Highest Daily rainfall274.6 (10.8)212.2 (8.4)259.6 (10.2)298.2 (11.7)140.7 (5.5)180.1 (7.1)140.7 (5.5)142.2 (5.6)149.4 (5.9)150.6 (5.9)273.3 (10.8)205.2 (8.1)298.2 (11.7)
Highest Monthly rainfall1,387.6 (54.6)844.5 (33.2)678.0 (26.7)619.2 (24.4)916.4 (36.1)651.5 (25.6)774.2 (30.5)775.5 (30.5)355.8 (14.0)419.5 (16.5)462.0 (18.2)636.7 (25.1)3,204.4 (126.2)
Lowest rainfall5.7 (0.2)1.8 (0.1)9.8 (0.4)7.2 (0.3)6.9 (0.3)3.3 (0.1)0.5 (0.0)0.0 (0.0)0.0 (0.0)9.4 (0.4)1.6 (0.1)8.1 (0.3)734.0 (28.9)
Source: Bureau of Meteorology. [25]

Educational facilities

Nobby Head, Port Macquarie Prt Macquarie 1.JPG
Nobby Head, Port Macquarie

Preschools/Child Care

Primary schools

Public schools

  • Port Macquarie Public School [26]
  • Hastings Public School [27]
  • Tacking Point Public School [28]
  • Westport Public School [29]

Catholic schools

  • St. Joseph's Primary School [30]
  • St. Peter's Primary School [31]
  • St. Agnes' Primary School [32]

Other private schools

  • Port Macquarie Adventist School [33]
  • Heritage Christian School (Kindergarten to Year 12) [34]
  • St Columba Anglican School (Kindergarten to Year 12) [35]

High schools

Public schools

  • Hasting Secondary College [36]
    • Port Macquarie Campus (formerly Port Macquarie High School) [36]
    • Westport Campus (formerly Westport High School) [36]

Catholic schools

  • St. Joseph's Regional College [37]
  • Mackillop College (formerly St. Paul's High School & MacKillop Senior College) [38]
  • Newman Senior Technical College (Year 11 & 12) [39]

Private schools

  • Heritage Christian School (Kindergarten to Year 12) [34]
  • St Columba Anglican School (Kindergarten to Year 12) [35]

Tertiary educational facilities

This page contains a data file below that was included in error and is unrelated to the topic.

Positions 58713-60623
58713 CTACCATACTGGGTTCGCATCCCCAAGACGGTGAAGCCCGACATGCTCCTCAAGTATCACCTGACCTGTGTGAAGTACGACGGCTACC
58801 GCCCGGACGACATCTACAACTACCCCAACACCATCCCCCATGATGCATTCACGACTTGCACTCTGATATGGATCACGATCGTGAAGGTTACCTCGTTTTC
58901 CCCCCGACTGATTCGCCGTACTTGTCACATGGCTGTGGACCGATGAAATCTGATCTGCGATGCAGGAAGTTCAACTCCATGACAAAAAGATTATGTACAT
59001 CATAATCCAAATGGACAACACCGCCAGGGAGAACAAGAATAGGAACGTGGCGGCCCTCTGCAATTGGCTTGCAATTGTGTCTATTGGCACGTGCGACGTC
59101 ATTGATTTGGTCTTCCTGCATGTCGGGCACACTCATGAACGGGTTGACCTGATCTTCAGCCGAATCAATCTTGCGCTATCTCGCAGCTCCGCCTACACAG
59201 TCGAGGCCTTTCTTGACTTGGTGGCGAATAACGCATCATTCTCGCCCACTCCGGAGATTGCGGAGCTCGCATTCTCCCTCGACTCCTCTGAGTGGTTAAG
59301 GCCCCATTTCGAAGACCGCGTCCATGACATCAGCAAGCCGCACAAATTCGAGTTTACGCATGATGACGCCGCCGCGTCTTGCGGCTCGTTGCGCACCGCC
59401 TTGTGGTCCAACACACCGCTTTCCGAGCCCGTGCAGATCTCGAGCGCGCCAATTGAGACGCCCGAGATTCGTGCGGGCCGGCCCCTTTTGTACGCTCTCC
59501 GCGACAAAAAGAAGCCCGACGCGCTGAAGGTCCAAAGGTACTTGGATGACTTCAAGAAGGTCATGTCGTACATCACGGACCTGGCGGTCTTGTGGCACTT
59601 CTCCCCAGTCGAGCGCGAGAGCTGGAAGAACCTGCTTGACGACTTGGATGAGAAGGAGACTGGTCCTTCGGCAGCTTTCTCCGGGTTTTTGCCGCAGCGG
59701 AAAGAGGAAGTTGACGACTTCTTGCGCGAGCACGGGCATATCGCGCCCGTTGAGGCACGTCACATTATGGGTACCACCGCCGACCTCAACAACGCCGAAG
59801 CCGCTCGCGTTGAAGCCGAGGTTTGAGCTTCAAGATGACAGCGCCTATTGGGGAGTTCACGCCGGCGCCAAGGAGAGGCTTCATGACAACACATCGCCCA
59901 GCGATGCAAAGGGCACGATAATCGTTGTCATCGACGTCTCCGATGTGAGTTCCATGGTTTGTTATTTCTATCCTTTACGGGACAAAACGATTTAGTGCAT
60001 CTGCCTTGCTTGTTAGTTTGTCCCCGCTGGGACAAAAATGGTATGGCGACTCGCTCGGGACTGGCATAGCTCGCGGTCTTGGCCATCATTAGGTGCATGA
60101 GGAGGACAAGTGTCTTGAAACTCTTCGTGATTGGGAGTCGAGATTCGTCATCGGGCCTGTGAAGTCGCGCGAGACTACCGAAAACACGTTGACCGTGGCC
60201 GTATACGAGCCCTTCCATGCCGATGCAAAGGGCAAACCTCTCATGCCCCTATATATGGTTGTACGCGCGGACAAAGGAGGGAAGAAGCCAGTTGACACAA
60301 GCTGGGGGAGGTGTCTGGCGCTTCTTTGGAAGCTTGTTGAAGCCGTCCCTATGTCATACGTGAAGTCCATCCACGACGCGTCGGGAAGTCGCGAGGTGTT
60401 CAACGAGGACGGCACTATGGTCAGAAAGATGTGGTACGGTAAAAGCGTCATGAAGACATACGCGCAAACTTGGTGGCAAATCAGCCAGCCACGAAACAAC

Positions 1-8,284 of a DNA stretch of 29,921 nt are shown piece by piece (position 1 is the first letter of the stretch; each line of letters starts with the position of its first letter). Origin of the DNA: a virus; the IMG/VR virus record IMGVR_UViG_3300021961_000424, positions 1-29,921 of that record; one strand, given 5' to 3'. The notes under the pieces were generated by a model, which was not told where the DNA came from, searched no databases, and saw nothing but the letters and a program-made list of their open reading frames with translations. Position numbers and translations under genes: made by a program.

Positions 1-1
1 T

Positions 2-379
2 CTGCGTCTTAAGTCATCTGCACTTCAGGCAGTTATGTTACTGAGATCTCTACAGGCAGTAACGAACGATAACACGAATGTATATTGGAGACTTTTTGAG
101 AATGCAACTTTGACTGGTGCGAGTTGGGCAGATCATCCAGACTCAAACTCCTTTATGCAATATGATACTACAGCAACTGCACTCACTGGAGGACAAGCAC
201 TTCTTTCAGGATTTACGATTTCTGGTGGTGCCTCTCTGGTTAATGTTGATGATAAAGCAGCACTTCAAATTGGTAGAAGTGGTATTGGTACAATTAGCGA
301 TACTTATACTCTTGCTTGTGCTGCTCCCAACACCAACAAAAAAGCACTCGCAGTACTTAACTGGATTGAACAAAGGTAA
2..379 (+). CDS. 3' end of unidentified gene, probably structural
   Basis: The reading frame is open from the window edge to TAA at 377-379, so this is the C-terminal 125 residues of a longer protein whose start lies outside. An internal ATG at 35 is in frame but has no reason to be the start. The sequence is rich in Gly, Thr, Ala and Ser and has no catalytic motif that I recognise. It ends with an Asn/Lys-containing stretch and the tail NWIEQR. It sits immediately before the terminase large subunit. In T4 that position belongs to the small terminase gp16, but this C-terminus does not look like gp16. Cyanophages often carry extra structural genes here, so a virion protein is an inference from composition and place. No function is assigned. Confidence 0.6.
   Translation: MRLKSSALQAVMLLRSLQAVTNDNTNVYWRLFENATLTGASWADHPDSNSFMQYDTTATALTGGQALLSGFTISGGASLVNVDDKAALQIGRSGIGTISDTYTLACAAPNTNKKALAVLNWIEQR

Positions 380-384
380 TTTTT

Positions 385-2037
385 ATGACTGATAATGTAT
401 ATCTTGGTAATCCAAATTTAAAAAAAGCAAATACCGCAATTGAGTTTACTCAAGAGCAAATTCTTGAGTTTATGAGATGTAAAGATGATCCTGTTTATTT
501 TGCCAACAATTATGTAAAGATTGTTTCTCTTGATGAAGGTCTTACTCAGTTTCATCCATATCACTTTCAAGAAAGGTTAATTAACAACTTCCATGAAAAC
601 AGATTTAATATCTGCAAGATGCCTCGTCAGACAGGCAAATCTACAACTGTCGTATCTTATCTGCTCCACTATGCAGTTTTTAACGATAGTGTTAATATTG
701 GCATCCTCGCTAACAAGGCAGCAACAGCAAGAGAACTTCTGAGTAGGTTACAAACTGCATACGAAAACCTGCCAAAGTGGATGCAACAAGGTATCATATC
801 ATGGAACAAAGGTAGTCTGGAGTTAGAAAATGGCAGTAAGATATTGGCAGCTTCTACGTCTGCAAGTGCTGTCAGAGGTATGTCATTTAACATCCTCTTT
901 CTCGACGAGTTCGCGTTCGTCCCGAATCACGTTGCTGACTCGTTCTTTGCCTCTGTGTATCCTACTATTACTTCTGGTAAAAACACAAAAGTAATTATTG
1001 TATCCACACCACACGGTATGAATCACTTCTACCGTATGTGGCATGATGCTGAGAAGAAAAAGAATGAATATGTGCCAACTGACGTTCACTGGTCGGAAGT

There is a TAFE campus for further qualifications. Courses are also offered by the University of Newcastle through the TAFE campus. In 2012, Charles Sturt University set up a campus with a small number of programs available in accounting and business studies, health sciences, policing, psychology and social work. The University of New South Wales has run a clinical school from Port Macquarie since 2007, and now runs the complete six year medical degree from this Campus. The growth in tertiary educational options in the region as been in response to significant research designed to retain young people in the area and contribute to the growth of the educational standards for the Hastings region.

Port Macquarie Airport (4 km west of town) has regular flights to Sydney with QantasLink (5 times daily) and Virgin Australia (twice daily), and to Lord Howe Island with QantasLink and Brisbane with Virgin Australia.

There is no railway station in Port Macquarie. However, the Port Macquarie CBD and northern suburbs are served by the nearby Wauchope railway station (17 km west of town), and the southern suburbs including satellite towns of Lake Cathie and Laurieton are served by Kendall railway station (30 km southwest). Both stations are on the North Coast Line operated by NSW TrainLink with 3 services daily in each direction towards either Newcastle and Sydney or northwards to Grafton, with travel time to Sydney of approximately 6 hours. There is a railway-operated connecting bus service available from Wauchope railway station to the Port Macquarie CBD.

Road access is via the Pacific and Oxley Highways. The Pacific Highway lies between Port Macquarie and Wauchope, and is the main road for tourists travelling from coastal areas.

Four significant nearby road projects have been completed in recent years to help with road traffic issues in the area:

These four projects are all from the AusLink funding on a joint basis from the Commonwealth and the state of NSW making equal financial contributions. [49]

Annual events

Notable events held in the Port Macquarie area include: [50]

Notable people

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Port Macquarie Second Burying Ground is a heritage-listed former cemetery at Gordon Street, Port Macquarie, Port Macquarie-Hastings Council, New South Wales, Australia. It was in use from 1824 to 1886. The property is owned by Port Macquarie-Hastings Council. It was added to the New South Wales State Heritage Register on 1 July 2005.

References